Retiring in style: Spain

Tuesday September 19th 2006

Alexander Garrett

Around 700,000 Brits have settled permanently in Spain, many of them retirees, according to Cyril Holbrook, author of Retiring to Spain and a resident in Spain for 20 years. Tellingly, his book is published by Age Concern, which has an offshoot Age Concern Espana with its own office and website ( It is probably no coincidence that Bupa has also moved into the Spanish market, buying the country?s largest healthcare insurer, Sanitas.

The attractions of Spain in broad terms are the climate, golf courses and the anglocentric infrastructure that has built up through years of tourism, with British people offering everything from restaurants to plumbing and hairdressing to their fellow expats.

The two main retirement communities are on the Costa del Sol and the northern stretch of the Costa Blanca, where, it has been joked, there are more retired people than in Miami.

To stay in Spain for more than three months, you need a residence card, even as an EU citizen. The Tarjeta de Residente Comunitario can be obtained through the Foreigners? Office (Officina de Extranjeros) or at a police station with a foreigners? department. You can get a temporary residence card, which lasts for up to a year, or a permanent one, which must be renewed every five years. But you will need to show you have financial support while in Spain.

Spain has its own version of the National Health Service ? the Instituto Nacional de la Salud ? with many English-speaking doctors and nurses. Healthcare is free if you have the European Health Insurance Card or its equivalent for older people or those who are full-time residents.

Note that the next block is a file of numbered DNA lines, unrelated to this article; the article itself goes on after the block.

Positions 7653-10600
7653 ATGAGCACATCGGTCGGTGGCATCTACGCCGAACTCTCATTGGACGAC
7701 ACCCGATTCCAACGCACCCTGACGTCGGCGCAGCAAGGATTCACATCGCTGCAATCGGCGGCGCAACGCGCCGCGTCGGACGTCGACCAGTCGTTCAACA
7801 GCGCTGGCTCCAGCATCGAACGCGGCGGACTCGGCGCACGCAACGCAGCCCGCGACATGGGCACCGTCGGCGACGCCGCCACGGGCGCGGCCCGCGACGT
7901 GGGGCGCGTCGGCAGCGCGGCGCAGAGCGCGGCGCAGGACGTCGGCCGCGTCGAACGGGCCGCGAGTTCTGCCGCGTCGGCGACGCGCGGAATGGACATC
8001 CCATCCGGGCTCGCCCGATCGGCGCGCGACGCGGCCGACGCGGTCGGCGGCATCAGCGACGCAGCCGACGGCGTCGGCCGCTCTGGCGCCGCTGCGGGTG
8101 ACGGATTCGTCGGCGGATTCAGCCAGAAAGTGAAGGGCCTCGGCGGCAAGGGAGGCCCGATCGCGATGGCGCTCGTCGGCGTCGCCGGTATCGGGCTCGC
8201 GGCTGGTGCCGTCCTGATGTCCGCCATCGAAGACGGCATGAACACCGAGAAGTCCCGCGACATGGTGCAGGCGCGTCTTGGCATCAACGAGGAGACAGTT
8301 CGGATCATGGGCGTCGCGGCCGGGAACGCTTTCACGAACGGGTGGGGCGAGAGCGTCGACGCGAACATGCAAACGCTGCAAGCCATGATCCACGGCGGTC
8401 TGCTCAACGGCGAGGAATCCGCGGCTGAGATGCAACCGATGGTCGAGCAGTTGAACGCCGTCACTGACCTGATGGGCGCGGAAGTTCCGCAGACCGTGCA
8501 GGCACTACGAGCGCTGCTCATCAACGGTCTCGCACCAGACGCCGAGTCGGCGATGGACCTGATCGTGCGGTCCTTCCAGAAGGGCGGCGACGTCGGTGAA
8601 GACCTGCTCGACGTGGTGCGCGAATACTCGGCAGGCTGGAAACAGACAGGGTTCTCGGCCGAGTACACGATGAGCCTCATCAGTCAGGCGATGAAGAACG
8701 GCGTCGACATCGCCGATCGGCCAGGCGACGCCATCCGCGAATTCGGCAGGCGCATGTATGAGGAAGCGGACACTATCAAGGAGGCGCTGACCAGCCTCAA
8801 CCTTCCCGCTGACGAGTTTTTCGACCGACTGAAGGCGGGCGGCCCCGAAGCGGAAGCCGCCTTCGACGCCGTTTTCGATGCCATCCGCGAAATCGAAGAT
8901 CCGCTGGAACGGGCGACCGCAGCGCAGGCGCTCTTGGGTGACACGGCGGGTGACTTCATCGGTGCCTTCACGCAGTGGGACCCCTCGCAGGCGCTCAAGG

No country in Europe has a bigger supply of property targeted at overseas buyers, whether for retirement or holiday purposes. The difficulty with Spain is to know where to start looking. Apartments, townhouses and villas, many of them on urbanizaciones (self-contained developments with some shared facilities), are the main choice for incomers. Inland, fincas (traditional farmhouses) and village houses are another option.

What is clear is that, for now at least, the Spanish market has seen its glory days and is not the country to be looking at if investment potential is a high priority. Many owners on the Costa del Sol in particular have overpaid for their properties and are forced to accept a loss when selling. Newer areas such as Almeria or Murcia ? home of the gigantic Polaris development ? are billed as up-and-coming with lower prices.

Spain does have the most advanced range of purpose-built retirement developments for retirees from overseas. For example, Sol Andalusi, a large new development in mountains near Malaga, was recently voted the ?best place to retire in Europe? by Homes Overseas magazine. One of its key features is a giant leisure and shopping centre. It also has 24-hour surveillance and medical facilities.

Money Observer

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